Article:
In the first of two editions on April 19th, we remarked that we expected Copper prices to fall back toward the bottom end of their large range (around $2) at some point in the future, as new supply arrives in the market - there is a long lag between high metal prices and new production. There have now been new signals that might make that view more urgent.
The price of Copper has been in a shallow down trend for the last few months, characterised by a series of daily-scale compressions that have marked each step downward. Now there is another such signal:
In truth, the trend has been so slight that this is more like a trading range. There has also just been a weekly-scale compression, as we expect toward the end of trading ranges. This one has yet to break:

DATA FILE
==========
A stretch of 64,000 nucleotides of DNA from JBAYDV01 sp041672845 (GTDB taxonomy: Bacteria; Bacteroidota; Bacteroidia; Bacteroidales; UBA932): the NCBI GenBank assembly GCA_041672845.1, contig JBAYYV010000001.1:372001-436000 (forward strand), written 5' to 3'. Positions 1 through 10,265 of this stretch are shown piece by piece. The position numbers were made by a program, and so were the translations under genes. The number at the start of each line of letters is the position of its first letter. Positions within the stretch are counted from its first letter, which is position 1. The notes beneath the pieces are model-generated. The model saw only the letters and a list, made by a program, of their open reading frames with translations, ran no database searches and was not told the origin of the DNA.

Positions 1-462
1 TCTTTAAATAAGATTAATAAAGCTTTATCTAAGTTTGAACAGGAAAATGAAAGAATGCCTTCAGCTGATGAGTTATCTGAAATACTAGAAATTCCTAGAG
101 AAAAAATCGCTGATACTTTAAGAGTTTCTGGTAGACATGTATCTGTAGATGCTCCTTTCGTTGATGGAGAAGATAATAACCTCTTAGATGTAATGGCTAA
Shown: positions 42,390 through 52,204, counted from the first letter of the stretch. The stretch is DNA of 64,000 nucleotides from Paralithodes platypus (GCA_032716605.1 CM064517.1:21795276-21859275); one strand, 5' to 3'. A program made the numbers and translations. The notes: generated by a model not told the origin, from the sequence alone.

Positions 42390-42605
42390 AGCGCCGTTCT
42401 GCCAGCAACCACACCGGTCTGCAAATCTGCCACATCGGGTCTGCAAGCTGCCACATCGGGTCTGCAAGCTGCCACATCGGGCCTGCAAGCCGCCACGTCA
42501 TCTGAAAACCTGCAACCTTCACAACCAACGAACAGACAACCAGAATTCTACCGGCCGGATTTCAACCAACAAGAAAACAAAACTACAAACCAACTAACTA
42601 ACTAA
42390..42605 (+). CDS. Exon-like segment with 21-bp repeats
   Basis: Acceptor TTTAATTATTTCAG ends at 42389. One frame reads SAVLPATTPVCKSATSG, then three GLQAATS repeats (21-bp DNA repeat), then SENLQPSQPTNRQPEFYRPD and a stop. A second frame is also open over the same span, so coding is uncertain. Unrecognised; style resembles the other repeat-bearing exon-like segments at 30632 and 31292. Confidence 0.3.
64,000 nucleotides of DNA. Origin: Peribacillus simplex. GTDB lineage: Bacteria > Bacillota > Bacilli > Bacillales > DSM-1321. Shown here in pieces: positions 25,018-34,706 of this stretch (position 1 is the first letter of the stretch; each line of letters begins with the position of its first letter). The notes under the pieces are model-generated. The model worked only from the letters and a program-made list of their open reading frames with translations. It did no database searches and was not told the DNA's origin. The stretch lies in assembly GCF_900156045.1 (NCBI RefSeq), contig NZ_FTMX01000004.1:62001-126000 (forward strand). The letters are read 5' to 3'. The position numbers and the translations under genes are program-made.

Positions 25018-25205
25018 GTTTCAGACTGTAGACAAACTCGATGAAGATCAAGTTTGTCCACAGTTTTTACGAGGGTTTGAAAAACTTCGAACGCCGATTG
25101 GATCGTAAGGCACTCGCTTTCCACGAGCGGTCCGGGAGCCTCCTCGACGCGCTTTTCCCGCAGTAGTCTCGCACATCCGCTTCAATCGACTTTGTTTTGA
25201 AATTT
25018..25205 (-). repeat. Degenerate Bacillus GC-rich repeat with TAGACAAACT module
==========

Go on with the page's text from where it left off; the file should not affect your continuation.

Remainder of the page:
The monthly-scale chart shows an old but crucial compression that dates back to September 2014. This has acted in the usual way to first 'attract' the price and then act as a barrier to it - this 'strange attractor' aspect of compressions is covered in our full user guide which has just been updated (as has the summary guide).
This means that we have a slight bias to the downside here, which is unusual when faced with a compression signal - they usually mean that the market is finely balanced. The arrival of that new supply from mines and refineries commissioned years ago is one reason; resistance offered by that old monthly compression is another and the worrisome downturn in Europe's money supply (arguing for a recession a few months from now) is a third. There is some evidence of a slowdown coming in China too, although there is no reliable way for us to predict that.
All this means that we are poised to act, if the current daily-scale compression breaks downward. If you are very bold, sell now, betting that this other evidence points to the eventual break being downward. We usually wait for the break, but might take a small initial short here and then add once the break actually happens.
All signals courtesy of software supplied by our friends at Parallax Financial Research www.pfr.com